What women really want in the workplace

multi-level marketing, diverse women talking, executive women on boardsAs the female employment rate in the UK reaches a record high of 71.4%*, attracting talent from this huge portion of the workforce – and keeping them happy – has never been more important.

But it’s going to take more than just equal pay (although that’s a great place to start).

Global digital partner and training provider Jellyfish surveyed 2,000 UK professionals to learn exactly what women want in the workplace and how this differs to men. Read on to find out more and discover what Jellyfish’s experts say employers and managers can do to ensure their work environment delivers.

Flexible working

Office yoga might be on the rise, but the flexibility women are most interested in has less to do with Downward-Facing Dog and more to do with downing tools (and picking them back up again) around a schedule that better suits them.

48% of the women surveyed said flexibility is one of the most important elements of a job – that’s 10% more than the men spoken to. While it might not come as a surprise that women value flexibility more than their male counterparts – due to many childcare responsibilities typically falling to women – are employers doing enough to give parents and non-parents the flexibility they want?

As Recruitment Director Genevieve Richens explains: “With more businesses realising the benefits of flexible working – such as a happier and loyal workforce – and upping their game in this area, those who don’t will find themselves lagging behind the competition when it comes to attracting and keeping talent; particularly women.”

Colleagues we can get along with

They say you can’t choose your family – and the same can be said for your work colleagues. So just how much does spending 7+ hours a day sat opposite Bob in Accounts and his obnoxiously smelling lunches impact a woman’s working life? Quite a bit; nearly half of those asked said colleagues are one of the most important factors to them.

But can employers do anything to help? Creative Director Emma Rose thinks so. “Managers should think carefully about their team culture when hiring new staff. That’s not to say everyone should be the same – a diverse workforce encourages cooperation, productivity and fun – but hiring someone who will clash with the rest of the team is going to cause friction.”

To feel cared about and respected

Aretha Franklin was onto something – 59% of the women surveyed strongly agreed that they want to feel respected by their employer and 52% want to feel cared about at work. Not groundbreaking news, but when we take into account that only 42% of men felt the same, we can see that feeling cared about is significantly more important to women than it is to our male counterparts.

So what does this mean in practice? “Making staff feel cared about isn’t complicated” says VP, Brand Planning Tania Barr. “It’s about showing people that they matter to you – that you’re interested in them – beyond what they bring to the business’ bottom line. It can be as simple as asking someone if they’re OK, actively listening to their answer – but also remembering what they told you, the next time you speak.”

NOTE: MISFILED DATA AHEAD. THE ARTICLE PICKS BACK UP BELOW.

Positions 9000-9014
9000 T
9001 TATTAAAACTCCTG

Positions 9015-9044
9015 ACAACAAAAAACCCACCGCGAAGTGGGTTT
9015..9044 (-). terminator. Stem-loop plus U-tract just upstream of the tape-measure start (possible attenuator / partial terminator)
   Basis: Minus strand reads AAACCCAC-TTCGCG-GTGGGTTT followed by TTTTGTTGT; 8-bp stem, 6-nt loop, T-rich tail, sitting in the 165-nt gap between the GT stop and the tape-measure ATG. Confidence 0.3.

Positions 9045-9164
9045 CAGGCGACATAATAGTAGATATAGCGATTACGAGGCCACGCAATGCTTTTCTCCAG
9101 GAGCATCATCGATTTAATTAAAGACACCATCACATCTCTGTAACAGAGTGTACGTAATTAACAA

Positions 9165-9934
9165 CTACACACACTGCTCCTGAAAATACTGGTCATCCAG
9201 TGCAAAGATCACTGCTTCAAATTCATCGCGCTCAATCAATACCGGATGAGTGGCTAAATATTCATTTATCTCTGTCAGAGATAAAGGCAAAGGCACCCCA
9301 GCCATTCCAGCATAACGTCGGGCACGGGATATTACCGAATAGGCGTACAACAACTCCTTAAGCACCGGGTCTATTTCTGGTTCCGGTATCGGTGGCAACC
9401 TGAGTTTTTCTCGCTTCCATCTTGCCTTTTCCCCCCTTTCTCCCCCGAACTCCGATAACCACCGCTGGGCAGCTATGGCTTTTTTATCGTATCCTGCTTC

Praise and recognition when it’s due

It might bring back memories of school, depending on how well-behaved you were as a student, but being acknowledged for a job well done has its place in the world of work, too – particularly for women, as 91% said praise and recognition are important to them.

VP, Client Management Yolande Battell believes this is probably one of the most important things to get right as a manager or employer. “Feedback is a huge part of how I work – both giving and receiving it. When you see an opportunity to have a positive impact, champion that person or team to encourage more of the same.”

A meaningful purpose

“Why am I here?” in this case is less of an existential question and more a desire to have meaning or purpose to what we do in the workplace. Given that we may invest 40+ years of our lives in our careers, it makes sense that we’d want to feel like what we’re doing is worthwhile.

No wonder then, that 90% of women surveyed said having a meaningful purpose is important to them. But what does it look like and how can employers and managers help their teams achieve it?

Chief Solutions Officer of Finance Lisa Vigorito thinks the answer lies in creating the right culture. “We need to give our people not just the ability to make positive change, but actively encourage it. Ensure that your team is in a position to influence and redefine the current standard – then help them develop the skills and confidence to do so.”

*Women and the Economy, Andrew Powell, 8 March 2019

Jenny Thompson headshotAbout the author

Jenny Thompson is a Senior Content Manager at Jellyfish, a global digital partner and training provider.

Founded in 2014, Jellyfish Training offers over 120 digital classroom and online training courses ranging from Digital Marketing, SEO, Social Media and Analytics to Cloud Technology, Cyber Security and Web Development.

As a Google certified training provider, Jellyfish has helped over 50,000 people from global corporates to small businesses, as well as non-profits, charities and government organisations to upskill their workforces.

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